As a result, I would say that reading this is not for the faint of heart. Not, as you might expect, because of Treya's illness and treatment, but rather because of the spirituality/philosophy discussions, which are weighty, academic, and arcane, and far beyond most people's level of engagement with such things. I often found myself wishing I could excise away most of that discussion, and give much more time over to Treya's story. One of the nice parts of the book is that Ken includes excerpts from Treya's journals, and I would have enjoyed hearing even more of her voice. To be honest, Ken himself sometimes comes off in the book as someone who rather likes to hear himself speak -- although he does deserve much recognition for being stoically honest in owning up to some of his own failings as Treya's partner and caregiver, and he does not dress up his own mistakes.
The best and most interesting parts of the book were those that had to do with Treya. I have my own struggles with (against?) traditional religion, and I don't think that simply switching allegiances to other, more exotic or alternative spiritual paths is a solution to the problem. Having said that, since I didn't actually skip any part of the book, the spirituality parts did spark a few intriguing questions even for me, but it was not what I came to the book to get. Treya's journey, on the other hand, not only kept my interest engaged, but also, as a person with two close relatives affected by cancer, and conscious of the distinct possibility that I may one day face it myself, reading about Treya's experience opened new perspectives in my understanding of what my family members were/are experiencing, and encouraged me to contemplate many new questions regarding how I might want to go through such a situation myself. For example, when Treya gets her first diagnosis of cancer, she captures in her journal her feelings of untethered isolation and bewilderment at the future, writing simply:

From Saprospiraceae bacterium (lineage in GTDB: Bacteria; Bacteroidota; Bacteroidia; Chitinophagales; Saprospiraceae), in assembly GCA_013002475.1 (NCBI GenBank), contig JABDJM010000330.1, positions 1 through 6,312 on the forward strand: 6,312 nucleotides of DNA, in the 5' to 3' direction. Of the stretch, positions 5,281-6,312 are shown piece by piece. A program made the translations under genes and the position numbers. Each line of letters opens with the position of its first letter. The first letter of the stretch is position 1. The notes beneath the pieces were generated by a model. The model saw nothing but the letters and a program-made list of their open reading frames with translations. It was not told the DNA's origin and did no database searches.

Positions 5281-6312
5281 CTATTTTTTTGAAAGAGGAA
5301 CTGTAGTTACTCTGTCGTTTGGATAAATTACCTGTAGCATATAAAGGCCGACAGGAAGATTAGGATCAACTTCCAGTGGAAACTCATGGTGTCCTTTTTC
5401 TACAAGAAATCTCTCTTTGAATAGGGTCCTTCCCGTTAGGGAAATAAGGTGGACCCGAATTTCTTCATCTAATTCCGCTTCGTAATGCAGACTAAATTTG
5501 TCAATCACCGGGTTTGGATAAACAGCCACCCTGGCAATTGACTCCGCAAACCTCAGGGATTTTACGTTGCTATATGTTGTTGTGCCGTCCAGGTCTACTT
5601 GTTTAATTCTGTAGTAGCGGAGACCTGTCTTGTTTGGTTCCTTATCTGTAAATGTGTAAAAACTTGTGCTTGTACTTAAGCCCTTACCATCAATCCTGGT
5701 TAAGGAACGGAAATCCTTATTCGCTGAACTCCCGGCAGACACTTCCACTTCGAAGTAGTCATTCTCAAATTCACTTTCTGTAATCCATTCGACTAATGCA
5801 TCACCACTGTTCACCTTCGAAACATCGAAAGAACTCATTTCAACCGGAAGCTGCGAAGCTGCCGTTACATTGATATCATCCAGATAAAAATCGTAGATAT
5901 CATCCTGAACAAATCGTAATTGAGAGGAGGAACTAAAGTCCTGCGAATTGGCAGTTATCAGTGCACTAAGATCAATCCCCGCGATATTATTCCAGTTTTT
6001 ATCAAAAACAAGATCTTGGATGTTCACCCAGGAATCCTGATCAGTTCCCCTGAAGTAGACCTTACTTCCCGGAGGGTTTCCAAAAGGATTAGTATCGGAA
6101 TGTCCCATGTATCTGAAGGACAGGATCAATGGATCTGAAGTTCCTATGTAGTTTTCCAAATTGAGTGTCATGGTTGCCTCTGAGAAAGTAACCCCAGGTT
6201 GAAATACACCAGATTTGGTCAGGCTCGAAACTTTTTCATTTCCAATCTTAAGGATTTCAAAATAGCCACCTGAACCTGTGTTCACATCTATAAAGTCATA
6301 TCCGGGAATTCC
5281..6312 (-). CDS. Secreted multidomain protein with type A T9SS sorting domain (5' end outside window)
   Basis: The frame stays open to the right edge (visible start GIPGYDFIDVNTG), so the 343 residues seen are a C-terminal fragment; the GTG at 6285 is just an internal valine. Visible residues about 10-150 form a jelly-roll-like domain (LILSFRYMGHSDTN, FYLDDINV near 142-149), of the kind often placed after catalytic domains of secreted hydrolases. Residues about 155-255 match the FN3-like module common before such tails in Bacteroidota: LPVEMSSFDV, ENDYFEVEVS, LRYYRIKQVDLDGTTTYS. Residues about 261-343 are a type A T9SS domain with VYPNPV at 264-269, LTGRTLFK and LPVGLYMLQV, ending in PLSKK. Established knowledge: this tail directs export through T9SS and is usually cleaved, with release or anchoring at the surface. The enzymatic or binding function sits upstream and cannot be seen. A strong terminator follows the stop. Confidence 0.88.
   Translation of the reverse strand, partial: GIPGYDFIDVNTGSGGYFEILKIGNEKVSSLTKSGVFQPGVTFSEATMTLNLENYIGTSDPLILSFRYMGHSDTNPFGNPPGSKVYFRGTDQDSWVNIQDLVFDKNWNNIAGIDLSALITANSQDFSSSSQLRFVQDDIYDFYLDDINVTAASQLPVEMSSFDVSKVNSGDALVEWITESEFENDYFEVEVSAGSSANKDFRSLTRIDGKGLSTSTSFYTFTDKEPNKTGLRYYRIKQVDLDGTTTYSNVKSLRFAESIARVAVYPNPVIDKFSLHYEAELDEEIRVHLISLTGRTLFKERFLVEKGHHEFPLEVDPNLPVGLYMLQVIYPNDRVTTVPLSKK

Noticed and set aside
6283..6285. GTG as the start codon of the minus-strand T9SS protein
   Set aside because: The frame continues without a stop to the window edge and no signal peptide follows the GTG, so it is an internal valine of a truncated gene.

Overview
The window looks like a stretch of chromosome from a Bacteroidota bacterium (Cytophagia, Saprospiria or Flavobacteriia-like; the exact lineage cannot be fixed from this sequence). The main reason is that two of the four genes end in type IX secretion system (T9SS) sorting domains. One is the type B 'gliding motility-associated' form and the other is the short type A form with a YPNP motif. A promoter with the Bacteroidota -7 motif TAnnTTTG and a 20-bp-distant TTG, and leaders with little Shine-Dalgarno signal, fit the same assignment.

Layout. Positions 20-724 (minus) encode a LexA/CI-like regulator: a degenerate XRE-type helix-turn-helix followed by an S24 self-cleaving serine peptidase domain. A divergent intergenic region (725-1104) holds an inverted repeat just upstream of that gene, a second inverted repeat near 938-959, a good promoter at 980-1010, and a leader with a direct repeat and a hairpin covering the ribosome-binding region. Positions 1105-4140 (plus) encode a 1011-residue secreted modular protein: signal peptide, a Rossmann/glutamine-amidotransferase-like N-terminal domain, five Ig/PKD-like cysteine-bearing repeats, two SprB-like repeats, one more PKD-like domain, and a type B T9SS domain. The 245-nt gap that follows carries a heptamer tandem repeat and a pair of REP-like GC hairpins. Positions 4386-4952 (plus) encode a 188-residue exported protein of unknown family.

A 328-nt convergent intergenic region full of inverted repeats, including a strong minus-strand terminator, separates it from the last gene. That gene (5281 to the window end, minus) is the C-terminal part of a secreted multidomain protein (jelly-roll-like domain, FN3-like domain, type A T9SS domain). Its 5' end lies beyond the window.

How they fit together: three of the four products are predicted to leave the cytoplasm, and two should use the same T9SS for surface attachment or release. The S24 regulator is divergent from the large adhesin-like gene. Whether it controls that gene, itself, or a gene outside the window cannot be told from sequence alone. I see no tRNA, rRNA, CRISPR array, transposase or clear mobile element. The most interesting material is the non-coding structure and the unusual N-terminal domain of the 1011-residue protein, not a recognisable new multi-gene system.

"Should I prepare to live? Or should I prepare to die? I do not know. No one can tell me. They can give me figures, but no one can tell me." (p. 39)
Also, she often returns to the theme of the myriad meanings that we give to illness, and how we often subconsciously blame the patient for his or her own disease, even when that patient is ourselves. One lesson I hope to remember from Treya's story is this:
"Pain is not punishment, death is not a failure, life is not a reward." (p. 279)